Tracking vote-sums (was Re: Electoral College Reform starting wi
Steve Eppley
seppley at alumni.caltech.edu
Thu Oct 24 18:14:51 PDT 1996
Mike O replied to Don:
>You say that, with 4 candidates, it's necessary to keep track
>of 64 vote-sums. Well, that depends on the method, doesn't it.
>With your Instant-Runoff, that's the case,
Right. Pairwise methods lend themselves to parallel processing: each
precinct computer can tally a local NxN pairwise array, then forward
this array so it can be easily added (in a fraction of a second) to
the other precincts' arrays to produce the state's array. Then the
state can forward its pairwise array to the other states. There's no
need to forward vote-sums to reach a result if the method is
pairwise.
>and, with lots of candidates it might be more efficient to just
>record the rankings themselves in computer memory.
No, not if "sparse" storage techniques are used. The combinations
which polled zero votes don't have to be stored, as Don has pointed
out. It would be much more compact to store the vote-sums than to
store all the rankings, since a vote-sum is just a ranking plus a
count, and four bytes per count is adequate.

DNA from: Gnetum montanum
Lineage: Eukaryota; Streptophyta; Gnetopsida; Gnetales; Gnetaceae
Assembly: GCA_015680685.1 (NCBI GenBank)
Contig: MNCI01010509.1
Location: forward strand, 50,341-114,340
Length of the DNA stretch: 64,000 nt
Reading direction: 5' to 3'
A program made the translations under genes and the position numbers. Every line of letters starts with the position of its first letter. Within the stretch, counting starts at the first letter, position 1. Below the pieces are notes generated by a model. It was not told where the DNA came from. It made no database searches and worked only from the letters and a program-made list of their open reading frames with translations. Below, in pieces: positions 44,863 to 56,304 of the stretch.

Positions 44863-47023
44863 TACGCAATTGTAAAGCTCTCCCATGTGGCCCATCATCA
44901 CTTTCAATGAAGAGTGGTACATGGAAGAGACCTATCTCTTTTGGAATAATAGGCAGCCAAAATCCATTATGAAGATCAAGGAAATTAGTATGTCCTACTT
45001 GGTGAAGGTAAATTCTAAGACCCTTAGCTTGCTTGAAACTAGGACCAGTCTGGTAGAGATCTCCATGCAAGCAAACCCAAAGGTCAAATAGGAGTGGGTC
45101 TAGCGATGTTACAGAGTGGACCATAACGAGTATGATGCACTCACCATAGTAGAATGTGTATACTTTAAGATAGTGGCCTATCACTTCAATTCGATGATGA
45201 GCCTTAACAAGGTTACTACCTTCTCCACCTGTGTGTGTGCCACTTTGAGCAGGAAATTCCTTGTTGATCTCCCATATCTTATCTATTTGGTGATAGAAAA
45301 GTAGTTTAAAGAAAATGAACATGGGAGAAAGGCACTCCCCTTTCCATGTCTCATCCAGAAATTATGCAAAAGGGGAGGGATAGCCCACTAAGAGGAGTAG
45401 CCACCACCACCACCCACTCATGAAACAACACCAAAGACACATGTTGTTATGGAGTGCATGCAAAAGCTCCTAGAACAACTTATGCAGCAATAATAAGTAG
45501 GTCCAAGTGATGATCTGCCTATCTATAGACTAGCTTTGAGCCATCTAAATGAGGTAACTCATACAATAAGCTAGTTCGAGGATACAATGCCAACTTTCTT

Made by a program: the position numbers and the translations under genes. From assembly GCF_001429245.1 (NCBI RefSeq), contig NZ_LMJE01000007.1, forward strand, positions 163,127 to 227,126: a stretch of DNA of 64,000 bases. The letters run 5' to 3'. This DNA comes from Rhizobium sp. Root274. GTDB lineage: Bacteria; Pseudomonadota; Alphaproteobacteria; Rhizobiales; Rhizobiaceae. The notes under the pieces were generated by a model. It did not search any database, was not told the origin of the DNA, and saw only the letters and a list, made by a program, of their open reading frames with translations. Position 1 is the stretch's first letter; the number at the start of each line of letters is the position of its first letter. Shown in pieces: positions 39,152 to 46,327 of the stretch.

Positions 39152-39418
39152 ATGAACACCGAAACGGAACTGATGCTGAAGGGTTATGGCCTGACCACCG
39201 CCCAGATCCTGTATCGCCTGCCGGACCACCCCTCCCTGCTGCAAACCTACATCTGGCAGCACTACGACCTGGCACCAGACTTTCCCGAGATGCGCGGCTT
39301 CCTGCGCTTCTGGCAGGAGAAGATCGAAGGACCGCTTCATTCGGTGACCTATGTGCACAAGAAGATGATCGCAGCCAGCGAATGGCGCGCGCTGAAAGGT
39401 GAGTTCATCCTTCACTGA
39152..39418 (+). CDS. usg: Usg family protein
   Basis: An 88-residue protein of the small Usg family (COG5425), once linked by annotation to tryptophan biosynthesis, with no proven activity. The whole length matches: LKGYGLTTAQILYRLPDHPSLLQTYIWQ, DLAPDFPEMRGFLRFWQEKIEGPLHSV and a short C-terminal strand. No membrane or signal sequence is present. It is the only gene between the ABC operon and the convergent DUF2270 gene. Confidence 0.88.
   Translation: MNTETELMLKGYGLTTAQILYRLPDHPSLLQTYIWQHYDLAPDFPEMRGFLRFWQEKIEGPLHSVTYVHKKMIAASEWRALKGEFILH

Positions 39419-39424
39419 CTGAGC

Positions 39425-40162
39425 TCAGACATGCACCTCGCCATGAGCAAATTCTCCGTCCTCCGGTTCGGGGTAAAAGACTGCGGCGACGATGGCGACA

For example, it's smaller to store "4ABCD " than to store
"ABCD ABCD ABCD ABCD ".
As a "technocrat", though, I should point out that there's
considerable processing overhead needed to enter the ballots into a
sparse storage format, since for each ballot the corresponding
vote-sum count must be located and incremented. Locating a
sparsely-stored vote-sum is not a trivial process; probably the best
way would be to maintain a "hash table" index. (And maybe sort the
structure at the end so the index can be deleted.)
But storage and forwarding are separate problems. To combine
multistate pairwise tallies, only the compact NxN arrays (one per
state) need to be forwarded to the other states. To combine
multistate IR tallies, one of the following techniques would
have to be used:
1. Each state forwards all its "vote-sums" to a big computer which
will execute the IR algorithm on the entire multistate set of
vote-sums, or
2. Parallel computers must communicate back and forth, in a manner
which distributes the IR iteration processing. The messages sent in
each round would be the number of "first choice votes" received by
each candidate during that round, so each computer could calculate
(redundantly, in a sense) which candidate will be eliminated next.
(The same candidate is eliminated on every computer, of course).
These aren't intractable problems, so multistate IR is feasible.
I hope the states would be wise enough to choose a better method,
though.
---Steve (Steve Eppley seppley at alumni.caltech.edu)
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